Employers will be given a further three months to own up to furlough fraud after the government announced it will extended the amnesty period to three months.
Proposed amendments to the Finance Bill currently going through parliament mean that employers who have either knowingly misused the furlough scheme, or think they may have accidentally done so, will be given a 90-day window to admit their mistake – up from 30 days in an earlier draft.
The legislation will also extend HMRC’s powers to check that any coronavirus-related grants made to employees have been used correctly – in the case of the furlough scheme, to pay workers’ wages – and to ensure employers have not been overpaid in any form of reimbursement.
Some businesses are reportedly asking furloughed staff to work, despite this being in direct contravention to the job retention scheme’s rules.
If a company received ‘furlough monies’ which it was not entitled to then it will be subject to 100 per cent income tax on those monies
A poll of 2,000 furloughed employees found that 34 per cent had been asked by their employer to commit furlough fraud by carrying out their normal duties. A further 18 per cent said they had been asked to work for another company linked to their employer, and a similar number were asked to cover someone else’s job, according to the research by Crossland Employment.
Under government legislation, staff who have been furloughed through the scheme cannot be asked by their employer to continue to work either for them or a company linked to them.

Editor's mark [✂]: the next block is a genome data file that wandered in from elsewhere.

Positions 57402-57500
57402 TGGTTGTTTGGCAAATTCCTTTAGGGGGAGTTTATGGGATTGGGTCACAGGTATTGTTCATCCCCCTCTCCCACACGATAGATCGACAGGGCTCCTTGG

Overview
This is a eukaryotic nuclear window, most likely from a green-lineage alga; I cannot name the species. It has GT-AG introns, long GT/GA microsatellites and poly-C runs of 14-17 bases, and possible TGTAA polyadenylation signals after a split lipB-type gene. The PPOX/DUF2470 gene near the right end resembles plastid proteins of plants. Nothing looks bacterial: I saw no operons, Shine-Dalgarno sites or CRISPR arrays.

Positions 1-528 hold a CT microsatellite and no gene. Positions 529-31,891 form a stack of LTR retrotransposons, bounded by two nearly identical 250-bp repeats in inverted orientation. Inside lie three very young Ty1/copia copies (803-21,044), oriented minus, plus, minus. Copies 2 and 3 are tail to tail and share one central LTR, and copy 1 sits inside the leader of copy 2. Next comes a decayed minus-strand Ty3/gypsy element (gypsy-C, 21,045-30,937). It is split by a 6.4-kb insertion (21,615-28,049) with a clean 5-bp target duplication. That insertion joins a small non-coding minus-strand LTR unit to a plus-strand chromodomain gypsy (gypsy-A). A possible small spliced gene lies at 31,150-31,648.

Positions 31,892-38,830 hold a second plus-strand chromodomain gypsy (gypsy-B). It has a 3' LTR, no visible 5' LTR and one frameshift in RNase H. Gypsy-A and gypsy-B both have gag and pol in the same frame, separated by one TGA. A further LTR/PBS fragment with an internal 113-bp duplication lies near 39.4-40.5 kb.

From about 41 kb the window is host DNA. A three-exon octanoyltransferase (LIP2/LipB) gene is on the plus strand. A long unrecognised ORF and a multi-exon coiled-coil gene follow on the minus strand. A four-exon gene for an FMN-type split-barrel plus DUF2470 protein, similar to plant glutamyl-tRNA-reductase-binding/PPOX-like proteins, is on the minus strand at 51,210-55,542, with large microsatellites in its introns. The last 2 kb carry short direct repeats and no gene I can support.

Dawn Register, Tax Partner at BDO told us the amnesty extension was a welcome change that gives businesses a more realistic time period to check their claims and notify HMRC of any corrections”.
She said: “Given the huge volume of government guidance and changes in July already, we consider the extension to a three-month period is crucial to allow businesses time to review claims and seek professional advice where necessary.
there will be many cases where innocent mistakes are made, given the difficult trading conditions for businesses during Lockdown
“The legislation will now also cover the new Coronavirus Statutory Sick Pay scheme, in addition to the furlough (CJRS) scheme, the SEISS and other Covid-19 grant schemes.
“If a company received ‘furlough monies’ which it was not entitled to then it will be subject to 100 per cent income tax on those monies. The legislation now confirms that this tax is not payable under Quarterly Instalment Payments (QIPS), which is also a helpful clarification for larger companies.”
She added: “We expect there will be many cases where innocent mistakes are made, given the difficult trading conditions for businesses during Lockdown. Also, a ‘catch up’ exercise may be needed on paperwork. Businesses should start to check and double check now that their Government support claims are correct.
“We know HMRC is receiving whistle-blower reports where abuse of Covid-19 support is suspected. We expect HMRC enquiries and serious investigations will follow the 90-day correction window.”
The 90-day period will start after Royal Assent of the Finance Bill, expected before the end of July, giving firms until the end of October to own up.
The latest Government figures show that up to June 21, 1.1m employers have received £22.9bn under the furlough Scheme. A further £7.6bn has been paid to 2.6m self-employed businesses under the Self-Employment Income Support Scheme.